Many homes have them, and the owners are not sure why there are there. Can you spot a gap between your concrete slab and the foundation wall? You may wonder why you have a gap between the slab and the foundation wall?
It is a design feature unless the gap between the slab and the foundation is more significant than 0.4 inches. If this is the case, you can use concrete caulk to fill the concrete and wall gap.
In our guide, any family handyman can learn more about sealing the gap between garage floor and wall and why it needs doing. By the end, you’ll see it doesn’t take many tools or materials to get a better finish in your home and seal the gap between concrete floor and wall. (Learn How To Fix Drywall Patch Marks Showing Through Paint)
Why Is There A Gap Between Slab & Foundation Wall?
Cracks above door frames, a gap between slab and foundation wall, and cracks surrounding windows are common in a home with an incorrect arc.
Expansion joints are the gaps between your concrete patio or concrete steps and your house. These expansion joints are installed in your garden walkway, driveway, garage floor, and basement floor before the concrete is poured.
The goal of the expansion joints is to allow the two slabs to expand and contract freely in response to changing weather conditions.
During the summer, direct sunshine bakes the concrete or paving slab outdoors or on your patio, whereas the slab within your home is shaded. Therefore, it’s critical to fill the gap with a flexible material to absorb this motion.
During the winter, you’ll also need a substance that will prevent precipitation or water absorption between your patio slab and retaining wall.
However, you can discover that the ideal spacing between the slab and the foundation wall is 0.4 inches, and if the gaps fall inside, you’ll have no issues with your foundation wall.
Worries emerge when the gap is more significant than this as it shows your home has shifted and the poured concrete settled more than it should. At these times, you are best to seal the gap using various methods, so the wall and floor can expand and contract to cause no concrete cracks.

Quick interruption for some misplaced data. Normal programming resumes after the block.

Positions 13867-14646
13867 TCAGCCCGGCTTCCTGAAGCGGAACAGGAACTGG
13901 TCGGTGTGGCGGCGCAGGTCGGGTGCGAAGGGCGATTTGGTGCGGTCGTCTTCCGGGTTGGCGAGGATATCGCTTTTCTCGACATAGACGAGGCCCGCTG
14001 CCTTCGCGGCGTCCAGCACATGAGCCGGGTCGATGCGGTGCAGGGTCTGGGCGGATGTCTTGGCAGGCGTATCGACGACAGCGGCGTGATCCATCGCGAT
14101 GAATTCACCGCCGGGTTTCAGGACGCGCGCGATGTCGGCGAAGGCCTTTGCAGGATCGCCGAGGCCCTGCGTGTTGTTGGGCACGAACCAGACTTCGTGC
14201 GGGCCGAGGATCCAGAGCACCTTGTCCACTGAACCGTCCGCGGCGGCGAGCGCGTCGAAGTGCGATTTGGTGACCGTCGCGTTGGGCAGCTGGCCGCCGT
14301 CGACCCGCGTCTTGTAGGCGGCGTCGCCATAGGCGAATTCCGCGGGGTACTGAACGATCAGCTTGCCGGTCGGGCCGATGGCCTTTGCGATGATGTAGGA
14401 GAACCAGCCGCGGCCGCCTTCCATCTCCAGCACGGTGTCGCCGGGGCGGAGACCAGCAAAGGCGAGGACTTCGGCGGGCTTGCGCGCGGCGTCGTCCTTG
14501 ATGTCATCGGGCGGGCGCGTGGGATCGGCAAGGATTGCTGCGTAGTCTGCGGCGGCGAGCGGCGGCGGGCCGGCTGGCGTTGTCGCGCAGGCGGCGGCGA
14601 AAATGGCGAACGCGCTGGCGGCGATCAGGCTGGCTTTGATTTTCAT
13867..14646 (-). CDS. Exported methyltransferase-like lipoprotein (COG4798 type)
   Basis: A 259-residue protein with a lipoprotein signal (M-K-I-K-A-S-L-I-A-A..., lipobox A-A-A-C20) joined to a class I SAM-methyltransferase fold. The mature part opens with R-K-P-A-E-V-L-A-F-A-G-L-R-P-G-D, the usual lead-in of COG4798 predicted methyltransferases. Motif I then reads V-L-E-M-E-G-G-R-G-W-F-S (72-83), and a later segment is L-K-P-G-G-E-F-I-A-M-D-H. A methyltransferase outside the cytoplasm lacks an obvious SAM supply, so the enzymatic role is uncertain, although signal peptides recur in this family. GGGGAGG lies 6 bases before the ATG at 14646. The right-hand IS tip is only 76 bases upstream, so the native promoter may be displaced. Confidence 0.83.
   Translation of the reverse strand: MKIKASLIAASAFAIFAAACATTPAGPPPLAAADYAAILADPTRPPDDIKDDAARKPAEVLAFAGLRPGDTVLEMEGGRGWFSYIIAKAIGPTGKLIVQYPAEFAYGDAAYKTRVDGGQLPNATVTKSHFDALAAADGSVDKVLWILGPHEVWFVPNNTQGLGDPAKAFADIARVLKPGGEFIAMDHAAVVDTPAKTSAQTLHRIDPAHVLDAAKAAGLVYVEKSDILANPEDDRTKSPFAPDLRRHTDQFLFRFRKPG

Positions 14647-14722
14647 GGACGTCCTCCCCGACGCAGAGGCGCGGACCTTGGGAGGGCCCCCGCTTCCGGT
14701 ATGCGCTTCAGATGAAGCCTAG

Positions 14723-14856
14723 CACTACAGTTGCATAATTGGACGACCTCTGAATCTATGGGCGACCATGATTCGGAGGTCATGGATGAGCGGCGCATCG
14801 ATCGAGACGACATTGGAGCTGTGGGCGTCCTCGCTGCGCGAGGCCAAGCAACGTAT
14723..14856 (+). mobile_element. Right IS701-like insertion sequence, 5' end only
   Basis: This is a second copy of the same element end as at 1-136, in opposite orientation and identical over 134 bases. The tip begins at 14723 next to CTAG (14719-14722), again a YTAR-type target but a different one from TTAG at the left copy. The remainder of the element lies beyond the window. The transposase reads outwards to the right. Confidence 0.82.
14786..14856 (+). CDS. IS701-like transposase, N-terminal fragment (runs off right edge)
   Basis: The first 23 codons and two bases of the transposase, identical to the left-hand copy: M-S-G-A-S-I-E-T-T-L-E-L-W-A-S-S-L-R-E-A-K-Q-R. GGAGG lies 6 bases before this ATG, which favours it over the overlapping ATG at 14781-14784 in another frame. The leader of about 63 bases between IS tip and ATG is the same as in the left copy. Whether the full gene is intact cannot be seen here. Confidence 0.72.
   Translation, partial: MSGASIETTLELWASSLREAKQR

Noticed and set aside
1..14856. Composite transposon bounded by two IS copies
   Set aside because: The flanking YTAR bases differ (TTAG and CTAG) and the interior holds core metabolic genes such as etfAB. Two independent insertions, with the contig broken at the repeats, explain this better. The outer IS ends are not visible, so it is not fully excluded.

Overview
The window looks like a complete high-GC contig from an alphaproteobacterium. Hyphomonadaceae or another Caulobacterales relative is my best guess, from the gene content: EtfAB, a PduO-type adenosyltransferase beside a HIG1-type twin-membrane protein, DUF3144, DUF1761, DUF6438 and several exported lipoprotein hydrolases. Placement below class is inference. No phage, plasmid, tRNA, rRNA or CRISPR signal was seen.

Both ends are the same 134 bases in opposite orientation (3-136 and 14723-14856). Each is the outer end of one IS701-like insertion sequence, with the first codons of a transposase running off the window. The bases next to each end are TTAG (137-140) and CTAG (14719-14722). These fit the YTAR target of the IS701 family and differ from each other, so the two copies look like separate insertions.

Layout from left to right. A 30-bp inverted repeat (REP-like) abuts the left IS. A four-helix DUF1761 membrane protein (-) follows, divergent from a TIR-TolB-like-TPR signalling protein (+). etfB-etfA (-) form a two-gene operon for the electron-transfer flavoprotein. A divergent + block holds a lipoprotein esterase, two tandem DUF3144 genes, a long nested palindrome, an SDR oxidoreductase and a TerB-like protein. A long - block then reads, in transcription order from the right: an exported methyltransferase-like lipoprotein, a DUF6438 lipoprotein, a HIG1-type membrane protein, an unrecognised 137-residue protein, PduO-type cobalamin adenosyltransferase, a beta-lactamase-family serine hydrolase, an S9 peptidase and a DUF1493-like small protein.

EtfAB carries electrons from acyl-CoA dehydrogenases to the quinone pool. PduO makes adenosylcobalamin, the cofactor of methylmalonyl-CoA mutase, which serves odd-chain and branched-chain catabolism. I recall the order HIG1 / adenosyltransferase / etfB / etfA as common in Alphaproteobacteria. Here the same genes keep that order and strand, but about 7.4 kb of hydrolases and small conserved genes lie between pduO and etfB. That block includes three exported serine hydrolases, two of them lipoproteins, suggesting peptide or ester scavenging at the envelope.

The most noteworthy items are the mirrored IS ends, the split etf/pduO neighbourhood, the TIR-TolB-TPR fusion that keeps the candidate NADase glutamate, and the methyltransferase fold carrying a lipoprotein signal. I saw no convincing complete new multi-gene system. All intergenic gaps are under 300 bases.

Sealing The Gap Between Wall and Concrete Floor Slab
The gap between the slab and the foundation wall must be rectified immediately to prevent future concrete deterioration. Water can leak between the slab and the wall if the expansion gap is too large. To cover, you can add a skirting board once the gap is filled.
This gap allows dirt to accumulate, leading to yet another issue. A more significant expansion gap causes undesirable cracks in the concrete.
Fill up the space between the foundation wall and the slab before it worsens. You have two options for sealing it. One is a long-term solution, while the other is a temporary solution. (Learn How To Fill Gap Between Baseboard And Tile Floor)
Method #1 Caulking the Gap
Caulking is the sealing concrete cracks or gaps between the slab and the wall. This is an effective means of closing the deficit.
Water can enter the cracks and enlarge them if the gap is large enough. Hence, you need caulk to seal these cracks and gaps.
What You Need
- Caulk gun
- Masking tape
- Foam backer rod
- Mineral spirits
- Polyurethane caulk
1. Install Backer Rod
The backer rod is significant with concrete with wide gaps and keeps the caulk in place. Too much unsightly gap and the caulk will sink. Note that the foam backer rod must be inserted into the expansion gap. To ensure this tight fit, purchase one larger than the gap size.